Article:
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Stevens Favorite pistol

Discussion in 'The Ask the Pros & What's It Worth? Forum' started by kross, Apr 9, 2009.

  1. kross

    kross New Member

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    I have a couple of Stevens Favorite Model 94 .22s that were once my father's. He acquired them in the early 1940s as a boy.
    One is a Stevens Favorite .22 pistol. Nine inch barrel--6 inch octagonal, 3 inch round. The sight folds up and down. Immediately to the rear of the sight on the top of the octagonal is the J. Stevens A&T Co. stamp. The .22-Long Rifle stamp is on the surface of the octagonal immediately counter-clockwise (looking forward from the breech) from the Co. stamp. Serial number under the lever is X 753.
    I also have have a Stevens Favorite Model 94 .22 rifle. Standard octagonal/round barrel. Rear sight is fixed. Immediately clockwise from the top of the octagonal is the J. Stevens A&T Co. stamp. Immedately counter-clockwise is the .22-Long Rifle stamp. Serial number under the lever is N 1.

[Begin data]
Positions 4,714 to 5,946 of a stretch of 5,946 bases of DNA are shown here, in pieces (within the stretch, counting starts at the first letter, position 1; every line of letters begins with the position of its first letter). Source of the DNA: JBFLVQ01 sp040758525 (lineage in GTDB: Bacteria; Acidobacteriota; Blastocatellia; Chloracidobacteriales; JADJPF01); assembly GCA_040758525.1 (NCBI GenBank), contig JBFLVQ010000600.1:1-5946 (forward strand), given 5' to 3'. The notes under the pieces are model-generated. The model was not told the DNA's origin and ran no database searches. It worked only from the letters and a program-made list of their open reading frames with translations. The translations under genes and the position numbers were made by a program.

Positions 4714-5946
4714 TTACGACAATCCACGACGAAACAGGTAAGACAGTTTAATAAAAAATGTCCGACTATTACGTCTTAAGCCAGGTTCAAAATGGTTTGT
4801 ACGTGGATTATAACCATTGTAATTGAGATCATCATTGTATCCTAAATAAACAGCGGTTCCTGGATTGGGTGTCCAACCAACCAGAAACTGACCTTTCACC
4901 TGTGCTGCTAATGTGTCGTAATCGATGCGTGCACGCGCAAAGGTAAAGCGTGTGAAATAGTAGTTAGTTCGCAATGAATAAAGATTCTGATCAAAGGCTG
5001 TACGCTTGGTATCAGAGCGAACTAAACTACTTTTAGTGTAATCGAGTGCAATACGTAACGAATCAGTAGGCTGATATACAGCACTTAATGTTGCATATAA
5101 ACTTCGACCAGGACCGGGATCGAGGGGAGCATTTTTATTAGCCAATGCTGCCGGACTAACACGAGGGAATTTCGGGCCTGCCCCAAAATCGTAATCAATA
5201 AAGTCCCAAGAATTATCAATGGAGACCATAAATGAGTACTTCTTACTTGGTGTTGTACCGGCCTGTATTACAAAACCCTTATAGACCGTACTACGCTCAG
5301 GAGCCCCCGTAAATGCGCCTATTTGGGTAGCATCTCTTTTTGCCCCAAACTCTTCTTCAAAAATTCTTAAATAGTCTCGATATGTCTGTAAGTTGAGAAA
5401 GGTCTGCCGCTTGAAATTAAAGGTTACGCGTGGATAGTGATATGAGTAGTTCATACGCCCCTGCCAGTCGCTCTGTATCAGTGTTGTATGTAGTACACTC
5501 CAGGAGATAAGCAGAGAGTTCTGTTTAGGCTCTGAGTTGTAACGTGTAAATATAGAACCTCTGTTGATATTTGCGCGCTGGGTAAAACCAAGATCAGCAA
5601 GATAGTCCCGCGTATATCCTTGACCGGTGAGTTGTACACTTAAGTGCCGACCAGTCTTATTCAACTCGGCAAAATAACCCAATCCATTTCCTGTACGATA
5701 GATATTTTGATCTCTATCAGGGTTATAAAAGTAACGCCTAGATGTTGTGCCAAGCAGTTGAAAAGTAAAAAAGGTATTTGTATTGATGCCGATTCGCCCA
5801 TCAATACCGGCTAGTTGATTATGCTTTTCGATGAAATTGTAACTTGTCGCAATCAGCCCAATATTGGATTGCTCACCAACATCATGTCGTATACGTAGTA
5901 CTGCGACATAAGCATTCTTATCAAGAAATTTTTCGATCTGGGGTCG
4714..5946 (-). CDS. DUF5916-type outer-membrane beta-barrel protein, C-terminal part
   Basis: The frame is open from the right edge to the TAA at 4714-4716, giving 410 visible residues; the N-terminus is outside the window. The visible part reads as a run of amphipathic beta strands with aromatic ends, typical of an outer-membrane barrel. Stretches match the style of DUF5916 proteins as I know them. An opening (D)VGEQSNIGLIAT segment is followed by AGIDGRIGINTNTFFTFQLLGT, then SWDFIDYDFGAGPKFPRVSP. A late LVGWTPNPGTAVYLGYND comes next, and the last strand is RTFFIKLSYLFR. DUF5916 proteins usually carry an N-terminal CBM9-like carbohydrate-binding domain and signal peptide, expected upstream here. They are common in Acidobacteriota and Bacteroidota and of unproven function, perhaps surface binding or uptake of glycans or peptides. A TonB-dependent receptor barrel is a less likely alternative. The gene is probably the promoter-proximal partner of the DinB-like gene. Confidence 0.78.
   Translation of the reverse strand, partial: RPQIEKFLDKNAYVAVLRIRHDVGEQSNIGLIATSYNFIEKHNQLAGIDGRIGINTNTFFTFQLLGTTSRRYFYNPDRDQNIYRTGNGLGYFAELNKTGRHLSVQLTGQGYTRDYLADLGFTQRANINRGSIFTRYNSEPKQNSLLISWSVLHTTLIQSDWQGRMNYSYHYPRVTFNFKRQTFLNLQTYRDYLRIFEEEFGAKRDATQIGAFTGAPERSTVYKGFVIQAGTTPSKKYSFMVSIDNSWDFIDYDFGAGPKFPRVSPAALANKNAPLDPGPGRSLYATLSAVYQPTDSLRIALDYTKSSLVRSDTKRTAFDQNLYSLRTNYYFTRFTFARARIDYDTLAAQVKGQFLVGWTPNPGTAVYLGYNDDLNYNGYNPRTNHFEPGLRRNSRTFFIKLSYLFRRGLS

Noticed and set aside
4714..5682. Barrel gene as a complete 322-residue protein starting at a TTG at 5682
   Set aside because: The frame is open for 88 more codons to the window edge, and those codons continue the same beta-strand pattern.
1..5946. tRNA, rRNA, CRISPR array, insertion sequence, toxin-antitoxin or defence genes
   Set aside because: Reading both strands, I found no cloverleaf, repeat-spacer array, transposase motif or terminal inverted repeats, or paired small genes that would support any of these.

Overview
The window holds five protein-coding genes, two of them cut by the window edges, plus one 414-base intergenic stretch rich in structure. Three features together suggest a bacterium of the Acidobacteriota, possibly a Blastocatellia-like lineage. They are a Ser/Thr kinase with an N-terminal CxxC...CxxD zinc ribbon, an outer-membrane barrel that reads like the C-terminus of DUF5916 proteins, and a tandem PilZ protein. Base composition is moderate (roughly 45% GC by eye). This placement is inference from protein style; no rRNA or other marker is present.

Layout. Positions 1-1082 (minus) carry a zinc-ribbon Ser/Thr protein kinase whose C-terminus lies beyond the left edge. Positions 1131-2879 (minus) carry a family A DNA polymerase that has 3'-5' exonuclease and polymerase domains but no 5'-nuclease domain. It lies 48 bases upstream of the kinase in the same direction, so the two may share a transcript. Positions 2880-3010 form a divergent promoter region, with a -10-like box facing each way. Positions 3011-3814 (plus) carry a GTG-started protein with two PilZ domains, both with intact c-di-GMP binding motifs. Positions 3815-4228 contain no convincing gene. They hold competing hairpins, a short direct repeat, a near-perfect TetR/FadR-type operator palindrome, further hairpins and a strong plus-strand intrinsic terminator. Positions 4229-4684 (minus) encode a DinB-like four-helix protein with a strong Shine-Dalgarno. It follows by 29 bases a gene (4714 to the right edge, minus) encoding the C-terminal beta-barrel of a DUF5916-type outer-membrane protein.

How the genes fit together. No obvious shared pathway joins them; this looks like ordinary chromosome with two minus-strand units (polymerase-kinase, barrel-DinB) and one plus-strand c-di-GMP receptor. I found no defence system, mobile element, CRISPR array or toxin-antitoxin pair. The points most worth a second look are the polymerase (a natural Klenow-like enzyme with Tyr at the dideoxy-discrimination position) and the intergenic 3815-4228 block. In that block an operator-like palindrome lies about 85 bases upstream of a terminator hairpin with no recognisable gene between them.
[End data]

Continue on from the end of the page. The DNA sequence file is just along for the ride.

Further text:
Can anybody give me any insights into what I have here?
     

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  2. Bill DeShivs

    Bill DeShivs Well-Known Member

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    Yes. You have a nice old boy's rifle, and a felony.
     

  3. kross

    kross New Member

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    Pistol is nonfunctional.
     
  4. 22WRF

    22WRF Well-Known Member

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    Doesn't make any difference it could be made functional
     
  5. kross

    kross New Member

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    Looking for insight--so thanks for providing it. I'll take appropriate action regarding it. Any thoughts regarding the N 1 serial number on the rifle?
     
  6. FTK87

    FTK87 New Member

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    I'm just curious, why is the pistol a felony? pardon my ignorance.
     
  7. RJay

    RJay Well-Known Member